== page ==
Coast makes some fine LED lighting products. I reviewed their A25 focusing LED flashlight 4 years ago now, which left me with a positive opinion. Since then I have bought a couple of other Coast LED flashlights as gifts, and I have a Coast penlight around here somewhere.
A Coast FL60 LED headlamp arrived, out of the blue, and took me a little by surprise. It’s a wide angle headlamp, and I immediately put it to the test.
I should tell you that I am VERY BIASED when it comes to LED flashlights, worklights, and headlamps. Maybe I’m even a little snobby. In regard to headlamps, I’m a Petzl kind of guy, with the Pixa having taken over as my top choice, and a Zebralight kind of guy.
I should also point out that the FL60 that I received is a little different from the one shown in the above product image. My sample has a black headband with red Coast lettering. There are no light-colored diamonds on the outside, or red band on the inside.
So far, I have tested the headlamp for a couple of 10’s of minutes. More testing and use is to come, but I wanted to share my initial thoughts while still fresh.
- 300 lumens max brightness
- 3 brightness modes: high, medium, low
- 22 hours max runtime
- IPX4 weatherproof
- Powered by 3x AAA alkaline batteries
- Wide beam pattern
At first, I thought that the Coast FL60 wide beam LED headlamp had an adjustable lens focus, but it does not, the lens and beam spread is fixed. That’s okay, I like wide beam LEDs.
Not only is the beam pattern wide, it’s also bright and uniform. It is brightest at the center, with slight drop off near the outermost “ring” of illumination.
This isn’t the most perfect floodlight I have seen, but it comes close. The FL60 delivers great quality light. Could it be better? Yes, but perhaps only in theory. Remember, there’s a limit as to what can be done with a headlamp that is still small and light enough to be worn on your head.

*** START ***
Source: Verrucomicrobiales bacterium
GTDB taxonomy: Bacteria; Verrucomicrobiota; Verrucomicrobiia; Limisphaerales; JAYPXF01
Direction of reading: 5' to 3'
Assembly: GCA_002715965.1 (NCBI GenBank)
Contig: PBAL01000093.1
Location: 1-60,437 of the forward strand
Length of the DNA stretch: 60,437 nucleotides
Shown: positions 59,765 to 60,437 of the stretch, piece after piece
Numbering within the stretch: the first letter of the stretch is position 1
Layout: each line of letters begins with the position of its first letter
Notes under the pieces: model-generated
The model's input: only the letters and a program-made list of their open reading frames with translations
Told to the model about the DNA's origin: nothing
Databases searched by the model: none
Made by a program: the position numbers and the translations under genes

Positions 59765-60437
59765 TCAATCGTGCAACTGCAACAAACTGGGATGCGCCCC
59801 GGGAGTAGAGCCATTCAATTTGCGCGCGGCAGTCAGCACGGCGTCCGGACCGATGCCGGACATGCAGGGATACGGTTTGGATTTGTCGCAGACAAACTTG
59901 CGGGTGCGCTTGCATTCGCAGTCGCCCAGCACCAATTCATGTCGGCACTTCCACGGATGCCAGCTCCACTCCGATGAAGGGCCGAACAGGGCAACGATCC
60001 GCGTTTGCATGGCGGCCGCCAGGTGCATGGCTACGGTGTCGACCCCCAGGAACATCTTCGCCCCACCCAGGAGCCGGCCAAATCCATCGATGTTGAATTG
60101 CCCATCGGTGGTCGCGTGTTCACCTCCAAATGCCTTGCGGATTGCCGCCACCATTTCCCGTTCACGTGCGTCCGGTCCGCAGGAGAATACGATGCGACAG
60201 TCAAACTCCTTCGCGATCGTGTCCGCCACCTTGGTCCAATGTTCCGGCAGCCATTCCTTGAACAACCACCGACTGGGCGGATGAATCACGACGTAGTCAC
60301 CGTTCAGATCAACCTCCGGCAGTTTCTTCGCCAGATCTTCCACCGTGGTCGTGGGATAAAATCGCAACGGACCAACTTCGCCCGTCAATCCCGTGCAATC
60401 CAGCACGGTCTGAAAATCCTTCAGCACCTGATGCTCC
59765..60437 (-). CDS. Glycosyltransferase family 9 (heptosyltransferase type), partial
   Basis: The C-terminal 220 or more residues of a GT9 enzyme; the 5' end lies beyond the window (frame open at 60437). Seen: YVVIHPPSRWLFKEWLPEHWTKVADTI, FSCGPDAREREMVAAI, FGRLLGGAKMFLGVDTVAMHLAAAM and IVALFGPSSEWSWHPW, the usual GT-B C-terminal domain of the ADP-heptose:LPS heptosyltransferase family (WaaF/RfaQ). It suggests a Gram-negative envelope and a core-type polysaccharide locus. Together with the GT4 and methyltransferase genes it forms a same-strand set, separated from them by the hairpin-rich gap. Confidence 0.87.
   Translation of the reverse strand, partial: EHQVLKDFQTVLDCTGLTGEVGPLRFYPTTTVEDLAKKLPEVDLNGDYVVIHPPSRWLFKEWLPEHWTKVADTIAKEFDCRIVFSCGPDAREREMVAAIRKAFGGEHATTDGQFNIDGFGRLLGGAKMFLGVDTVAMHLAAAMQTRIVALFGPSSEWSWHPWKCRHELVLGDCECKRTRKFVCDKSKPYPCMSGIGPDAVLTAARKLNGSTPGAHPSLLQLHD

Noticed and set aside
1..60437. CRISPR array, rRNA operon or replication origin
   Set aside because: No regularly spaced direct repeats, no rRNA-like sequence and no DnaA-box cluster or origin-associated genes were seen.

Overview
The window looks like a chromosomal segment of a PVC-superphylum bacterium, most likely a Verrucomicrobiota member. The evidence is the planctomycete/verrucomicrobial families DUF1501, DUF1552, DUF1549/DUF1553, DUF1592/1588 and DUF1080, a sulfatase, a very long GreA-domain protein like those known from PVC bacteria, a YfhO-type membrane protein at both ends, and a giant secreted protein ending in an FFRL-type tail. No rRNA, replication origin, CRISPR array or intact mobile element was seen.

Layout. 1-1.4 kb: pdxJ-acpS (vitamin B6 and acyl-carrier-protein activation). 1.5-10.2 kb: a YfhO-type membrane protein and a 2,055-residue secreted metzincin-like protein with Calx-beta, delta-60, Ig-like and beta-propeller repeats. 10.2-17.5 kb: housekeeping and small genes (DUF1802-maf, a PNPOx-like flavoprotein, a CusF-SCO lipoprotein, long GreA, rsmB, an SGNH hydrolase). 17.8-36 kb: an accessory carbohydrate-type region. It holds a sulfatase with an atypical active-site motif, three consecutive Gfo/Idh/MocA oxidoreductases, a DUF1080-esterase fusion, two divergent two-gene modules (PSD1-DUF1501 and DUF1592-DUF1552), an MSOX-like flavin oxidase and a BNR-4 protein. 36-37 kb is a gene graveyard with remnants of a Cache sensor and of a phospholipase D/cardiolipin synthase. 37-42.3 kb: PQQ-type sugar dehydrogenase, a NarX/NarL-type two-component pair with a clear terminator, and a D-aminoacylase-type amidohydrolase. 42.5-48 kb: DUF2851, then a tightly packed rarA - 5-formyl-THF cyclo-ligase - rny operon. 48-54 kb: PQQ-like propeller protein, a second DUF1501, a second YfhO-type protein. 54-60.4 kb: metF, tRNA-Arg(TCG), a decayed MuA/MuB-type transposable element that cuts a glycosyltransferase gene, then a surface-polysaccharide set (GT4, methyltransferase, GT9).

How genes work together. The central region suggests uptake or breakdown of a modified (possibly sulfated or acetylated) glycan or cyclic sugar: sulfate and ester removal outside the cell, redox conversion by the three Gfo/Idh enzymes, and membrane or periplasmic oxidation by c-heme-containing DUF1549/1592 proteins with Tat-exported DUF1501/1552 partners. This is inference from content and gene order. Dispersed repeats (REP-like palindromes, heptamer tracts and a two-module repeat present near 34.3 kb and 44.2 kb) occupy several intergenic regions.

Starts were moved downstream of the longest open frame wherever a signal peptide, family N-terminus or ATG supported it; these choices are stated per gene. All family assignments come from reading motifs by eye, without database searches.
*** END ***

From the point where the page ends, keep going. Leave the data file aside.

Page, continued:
The FL60 looks large, but wears comfortably. Keep in mind that I’ve only worn and tested it for a little less than an hour. I’ll let you know if my impression changes after a couple of hours of wearing it.
Gone are the days where I have to hunt and peck for a power button. This one is easy to find, as it’s right in the top center of the headlamp, and it’s large enough that I don’t have to hunt around for it.
I also like that the headlamp is hinged and can be angled downwards. There are a total of 4 pivot positions, ranging from 0° to about 50° or so.
Battery changes are easy, the strap is adjustable, and the whole shebang is weather resistant to IPX4 standards. In other words, you can probably use the FL60 alright in wet or maybe even rainy weather, but don’t try to go underwater with it.
Right now, I’ve got no complaints – this is a nice headlamp.
If I had to pick on Coast or the FL60 just a little, I would say that it looks a little boring, and maybe even cheap. It feels solid, and it works well, but except for the lens elements and the soft power button, the entire headlamp is a little bland. I thought that the knob-shaped front was a control knob of some kind, but it’s just a fixed structural component.
I don’t know, I guess I’m used to headlamps with a little more flair. This one is more on the utilitarian side of things, which can be a good thing.
It’s a good thing that the only negatives about the Coast FL60 LED headlamp are that it looks a little cheap and boring. The light quality and user comfort is what matters, and both seem to be outstanding. I plan to use the headlamp more in coming days, but don’t anticipate any surprises.
If I had to nitpick further, I would express interest in reversing the order of brightness modes. Since the wide beam angle is better for close-up work, I think I would prefer it to start off at the lowest brightness setting, rather than the highest. But then again, if I were using it for close-up outdoorsy lighting needs, I would definitely want it as-is, with the highest brightness setting as the first selection.
The design is completely different from that of Coast’s other LED headlamps, which have strap-mounted battery packs that are worn separately and opposite from the actual headlamp part. I prefer one-piece designs, but accept that there are reasons why 2-piece headlamps might sometimes be better.
Time will tell whether the Coast FL60 lives up to the high expectations I plan to hold it to. In the meantime, it looks to be a highly recommendable wide beam LED headlamp.
Compare(Other Coast headlamps via Amazon)
Thank you to Coast for providing the review sample unconditionally.